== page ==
A document is discovered that appears to be an ancient eyewitness account of the life of Jesus Christ. A public relations executive is hired to publicize this document as a new version of ...
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Richard Diamond is a suave private eye who, at first, walks the mean streets of New York, then later packs up and moves to Los Angeles, where he tools around in a convertible with a car ... See full summary »
When the President and Speaker of the House are killed in a building collapse, and the Vice-President declines the office due to age and ill-health, Senate President pro tempore Douglas ... See full summary »
James Earl Jones,
A weapons expert is reluctantly sent on a mission to a middle-east warzone to locate a lost nuclear warhead and dismantle it before it falls into the wrong hands. But before he can complete... See full summary »
A document is discovered that appears to be an ancient eyewitness account of the life of Jesus Christ. A public relations executive is hired to publicize this document as a new version of the Bible, but he finds himself enmeshed in controversy and intrigue. Written by
Mother Angelica, the Roman Catholic nun who would launch EWTN (Eternal Word Televsion Network) in 1981, was perturbed by the existence of this miniseries, deeming it "blasphemous" on the basis of its plot summary. WBMG, the CBS affiliate where Mother Angelica produced her television program, was scheduled to air the miniseries in November of 1978, causing a rift between Mother Angelica and WBMG GM/VP Hugh Smith. See more »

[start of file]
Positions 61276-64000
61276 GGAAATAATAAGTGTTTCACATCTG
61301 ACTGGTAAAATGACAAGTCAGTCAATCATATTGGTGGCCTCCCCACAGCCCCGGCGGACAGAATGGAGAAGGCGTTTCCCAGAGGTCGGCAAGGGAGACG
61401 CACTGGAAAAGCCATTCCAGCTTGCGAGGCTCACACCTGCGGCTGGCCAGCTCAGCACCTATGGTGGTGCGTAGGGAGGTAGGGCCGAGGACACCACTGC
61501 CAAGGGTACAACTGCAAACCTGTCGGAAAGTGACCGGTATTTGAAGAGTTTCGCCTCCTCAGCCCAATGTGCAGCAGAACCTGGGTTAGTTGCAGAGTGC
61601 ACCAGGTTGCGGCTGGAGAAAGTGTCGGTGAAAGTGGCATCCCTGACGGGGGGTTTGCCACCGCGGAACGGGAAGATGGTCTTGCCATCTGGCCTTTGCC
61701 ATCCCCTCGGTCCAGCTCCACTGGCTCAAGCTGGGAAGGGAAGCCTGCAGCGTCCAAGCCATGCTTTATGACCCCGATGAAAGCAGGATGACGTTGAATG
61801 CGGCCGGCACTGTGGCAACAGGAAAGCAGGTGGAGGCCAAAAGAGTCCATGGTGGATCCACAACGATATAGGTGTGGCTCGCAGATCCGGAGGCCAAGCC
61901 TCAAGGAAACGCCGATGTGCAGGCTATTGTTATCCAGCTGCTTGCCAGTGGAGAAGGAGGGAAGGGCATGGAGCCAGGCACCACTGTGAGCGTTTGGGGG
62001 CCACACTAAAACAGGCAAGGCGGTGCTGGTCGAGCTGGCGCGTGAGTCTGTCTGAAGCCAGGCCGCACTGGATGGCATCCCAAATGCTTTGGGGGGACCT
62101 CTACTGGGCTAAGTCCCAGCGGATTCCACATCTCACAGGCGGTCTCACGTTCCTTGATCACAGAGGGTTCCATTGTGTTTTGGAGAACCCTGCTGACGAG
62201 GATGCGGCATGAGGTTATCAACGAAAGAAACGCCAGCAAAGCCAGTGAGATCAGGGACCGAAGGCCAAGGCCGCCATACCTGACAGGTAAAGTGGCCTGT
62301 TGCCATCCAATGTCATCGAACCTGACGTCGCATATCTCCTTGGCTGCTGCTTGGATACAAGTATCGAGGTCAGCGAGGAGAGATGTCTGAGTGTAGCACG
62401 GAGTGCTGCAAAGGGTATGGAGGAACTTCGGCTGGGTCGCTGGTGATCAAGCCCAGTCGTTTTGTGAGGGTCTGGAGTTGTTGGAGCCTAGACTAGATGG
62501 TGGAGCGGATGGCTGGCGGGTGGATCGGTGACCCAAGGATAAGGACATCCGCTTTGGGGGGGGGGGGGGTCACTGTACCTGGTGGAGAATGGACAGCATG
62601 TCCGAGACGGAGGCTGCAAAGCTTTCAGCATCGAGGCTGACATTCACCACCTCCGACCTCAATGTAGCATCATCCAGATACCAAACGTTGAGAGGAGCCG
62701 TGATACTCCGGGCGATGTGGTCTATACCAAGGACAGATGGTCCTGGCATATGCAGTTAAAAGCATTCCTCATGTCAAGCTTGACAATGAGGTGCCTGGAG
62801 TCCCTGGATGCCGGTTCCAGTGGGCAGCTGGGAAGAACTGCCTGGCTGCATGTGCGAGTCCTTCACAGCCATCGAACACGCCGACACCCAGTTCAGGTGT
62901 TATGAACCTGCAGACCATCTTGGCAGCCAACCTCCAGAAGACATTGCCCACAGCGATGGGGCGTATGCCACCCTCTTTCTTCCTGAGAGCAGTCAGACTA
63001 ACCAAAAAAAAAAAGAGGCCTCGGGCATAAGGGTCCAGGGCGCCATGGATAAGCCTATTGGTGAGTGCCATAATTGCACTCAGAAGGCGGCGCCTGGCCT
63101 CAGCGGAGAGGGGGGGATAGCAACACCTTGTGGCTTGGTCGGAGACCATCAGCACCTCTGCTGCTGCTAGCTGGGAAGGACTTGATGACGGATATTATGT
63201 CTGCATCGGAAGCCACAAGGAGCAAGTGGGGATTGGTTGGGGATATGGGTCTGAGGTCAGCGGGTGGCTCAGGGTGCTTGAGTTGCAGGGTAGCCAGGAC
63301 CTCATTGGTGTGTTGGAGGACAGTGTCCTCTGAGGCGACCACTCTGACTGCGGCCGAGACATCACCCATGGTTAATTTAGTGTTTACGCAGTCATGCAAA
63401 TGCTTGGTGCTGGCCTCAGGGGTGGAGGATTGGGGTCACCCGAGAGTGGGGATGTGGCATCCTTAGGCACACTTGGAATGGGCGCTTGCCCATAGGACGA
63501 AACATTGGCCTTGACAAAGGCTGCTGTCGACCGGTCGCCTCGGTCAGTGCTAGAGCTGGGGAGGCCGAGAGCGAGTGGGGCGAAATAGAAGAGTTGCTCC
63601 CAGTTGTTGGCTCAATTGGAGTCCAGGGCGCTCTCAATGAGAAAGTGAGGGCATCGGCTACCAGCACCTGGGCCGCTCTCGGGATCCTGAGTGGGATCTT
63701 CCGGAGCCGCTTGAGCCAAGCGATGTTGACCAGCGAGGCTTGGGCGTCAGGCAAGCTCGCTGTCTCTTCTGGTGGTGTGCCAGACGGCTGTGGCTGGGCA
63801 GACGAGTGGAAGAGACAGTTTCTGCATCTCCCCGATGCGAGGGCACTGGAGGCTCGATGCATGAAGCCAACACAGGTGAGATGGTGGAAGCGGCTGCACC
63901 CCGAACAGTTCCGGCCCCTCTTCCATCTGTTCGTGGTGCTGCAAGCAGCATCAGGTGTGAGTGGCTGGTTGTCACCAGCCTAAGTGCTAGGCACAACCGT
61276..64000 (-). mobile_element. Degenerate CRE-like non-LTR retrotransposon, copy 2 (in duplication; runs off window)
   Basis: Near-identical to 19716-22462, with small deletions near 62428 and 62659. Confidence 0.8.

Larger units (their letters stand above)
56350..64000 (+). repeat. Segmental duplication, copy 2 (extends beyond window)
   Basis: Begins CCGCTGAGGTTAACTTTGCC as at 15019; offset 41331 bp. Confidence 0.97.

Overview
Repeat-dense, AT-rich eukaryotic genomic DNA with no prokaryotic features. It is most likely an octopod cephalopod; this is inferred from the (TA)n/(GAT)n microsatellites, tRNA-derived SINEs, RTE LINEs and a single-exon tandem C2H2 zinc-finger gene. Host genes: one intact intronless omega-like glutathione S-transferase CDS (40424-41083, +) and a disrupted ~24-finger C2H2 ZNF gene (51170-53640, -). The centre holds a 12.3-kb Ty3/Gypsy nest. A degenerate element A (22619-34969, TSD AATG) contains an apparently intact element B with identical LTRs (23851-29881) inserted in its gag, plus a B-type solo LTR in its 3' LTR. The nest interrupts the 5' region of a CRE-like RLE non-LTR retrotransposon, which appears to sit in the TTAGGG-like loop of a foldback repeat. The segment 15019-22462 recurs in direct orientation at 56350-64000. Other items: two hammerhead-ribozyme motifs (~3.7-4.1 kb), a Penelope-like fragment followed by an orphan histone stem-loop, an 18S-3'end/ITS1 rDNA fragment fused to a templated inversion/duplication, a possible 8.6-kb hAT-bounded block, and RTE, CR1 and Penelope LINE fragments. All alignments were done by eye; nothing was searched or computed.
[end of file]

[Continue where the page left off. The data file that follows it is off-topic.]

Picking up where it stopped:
[extending her hand]
Mr. Randall! How delightful to see you! It's been a long time.
[doesn't shake her hand]
Yes, Miss Dunn. Still keeping body and soul separate?
[Coldly, dropping her hand]
Yes. When necessary.
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On the one hand this dull, uneven mini-series is packaged like some kind of thriller. However, the only action sequence in over three hours is somewhat less than thrilling and feels as if it were added merely for purposes of the trailer.
I would suspect that the book, which I've not read, is more concerned with questions of faith, both religious and personal, but unsurprisingly this mainstream adaptation skates over such thorny issues.
What we get instead is David Janssen travelling the world like a theological Philip Marlowe, meeting various experts who tell us little or nothing regarding the authenticity of the 'Word.' The extracts of this new gospel that we do hear are so mundane and under-whelming that the resultant palaver has no credibility whatsoever.
The conclusion, when it finally arrives, is hopelessly contrived and nonsensical with the motivations of key characters left unclear. Furthermore, the idea that an ageing Janssen is some kind of 'babe magnet' is just impossible to swallow. As is the rest of this dull and pointless mess.
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